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Magnetophonics: Australian Underground Music 1978-1984 (Vinyl-On-Demand)

Magnetophonics Australian Underground Music 1978-1984If there’s a label to make your music knowledge feel dwarfed and insignificant, it’s Vinyl On Demand. So much so it should be considered more of an archive than ‘imprint’. The unsung hero of it all is the unrivalled Frank Maier – this man needs a medal – and over the past 12 years he released such a vast array of music it’s become unfathomable. Maier’s knack, if you can call it that, for putting together all encompassing boxsets comes together again on Magnetophonics: Australian Underground Music 1978-1984. Its first four discs are entirely dedicated to Severed Heads – this after releasing the five-disc Severed Heads ‎Adenoids 1977-1985 compilation in 2008 – which should have Tom Ellard devotees desperately scrambling for the ‘buy now’ button. This leaves 10 more records, yes ten, of Underground Australian music to be explored without a single name we can recognise – should be fun.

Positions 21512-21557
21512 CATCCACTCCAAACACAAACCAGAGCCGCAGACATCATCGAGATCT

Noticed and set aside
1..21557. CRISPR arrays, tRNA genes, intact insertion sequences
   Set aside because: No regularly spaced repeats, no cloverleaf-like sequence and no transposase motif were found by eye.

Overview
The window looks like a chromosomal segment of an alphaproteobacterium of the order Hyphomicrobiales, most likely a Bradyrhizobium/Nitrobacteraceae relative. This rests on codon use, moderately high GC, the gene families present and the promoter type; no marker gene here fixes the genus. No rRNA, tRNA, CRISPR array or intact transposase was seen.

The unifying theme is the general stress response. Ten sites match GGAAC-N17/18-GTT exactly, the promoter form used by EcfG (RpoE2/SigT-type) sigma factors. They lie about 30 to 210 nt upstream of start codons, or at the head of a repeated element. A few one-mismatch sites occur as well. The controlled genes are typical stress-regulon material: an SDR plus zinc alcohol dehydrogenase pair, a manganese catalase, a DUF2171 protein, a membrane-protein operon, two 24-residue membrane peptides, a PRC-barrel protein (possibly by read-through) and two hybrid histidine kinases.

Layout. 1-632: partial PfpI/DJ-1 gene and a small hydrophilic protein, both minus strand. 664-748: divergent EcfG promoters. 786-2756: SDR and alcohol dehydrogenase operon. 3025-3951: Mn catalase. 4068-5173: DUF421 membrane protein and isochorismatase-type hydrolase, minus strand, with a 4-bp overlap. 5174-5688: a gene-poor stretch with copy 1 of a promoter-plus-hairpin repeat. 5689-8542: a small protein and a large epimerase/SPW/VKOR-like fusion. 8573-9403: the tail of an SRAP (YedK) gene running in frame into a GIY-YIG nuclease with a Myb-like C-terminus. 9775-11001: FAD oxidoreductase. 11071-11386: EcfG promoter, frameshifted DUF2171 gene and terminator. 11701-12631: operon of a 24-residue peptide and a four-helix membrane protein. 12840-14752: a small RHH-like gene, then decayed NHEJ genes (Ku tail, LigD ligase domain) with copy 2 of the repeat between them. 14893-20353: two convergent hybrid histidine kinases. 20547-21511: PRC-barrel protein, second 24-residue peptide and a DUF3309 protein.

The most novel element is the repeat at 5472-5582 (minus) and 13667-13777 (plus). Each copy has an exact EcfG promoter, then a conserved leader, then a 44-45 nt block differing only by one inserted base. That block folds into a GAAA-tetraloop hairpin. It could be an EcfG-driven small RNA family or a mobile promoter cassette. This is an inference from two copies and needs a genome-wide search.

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Various Artists – Conspiración Progresso (Halcyon Veil)

Conspiración ProgressoOut there in the thick of the new grime-indebted vanguard lies a circle of producers breaking the rules and turning out surprising results time and time again. Rabit could fairly be considered at the forefront of this movement, and his Halcyon Veil label is equally testament to this fact. Ensuring that the commentators are left scratching their heads even more at how to define this unbridled expression of creativity, Conspiración Progresso is here with a cast of six characters that equally bow to no genre trope in the pursuit of rave futurism. DJ Nigga Fox is something of a recognisable name these days, and his “Lento Violento” bucks and sways with a boisterous energy, but elsewhere the producers are less familiar. The anonymous entity responsible for the B1 slice of unhinged electro abstraction should get a shout out, even amongst such stuff competition. This is a record for the truly adventurous dancers.
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Lawrence – Yoyogi Park (Mule Musiq)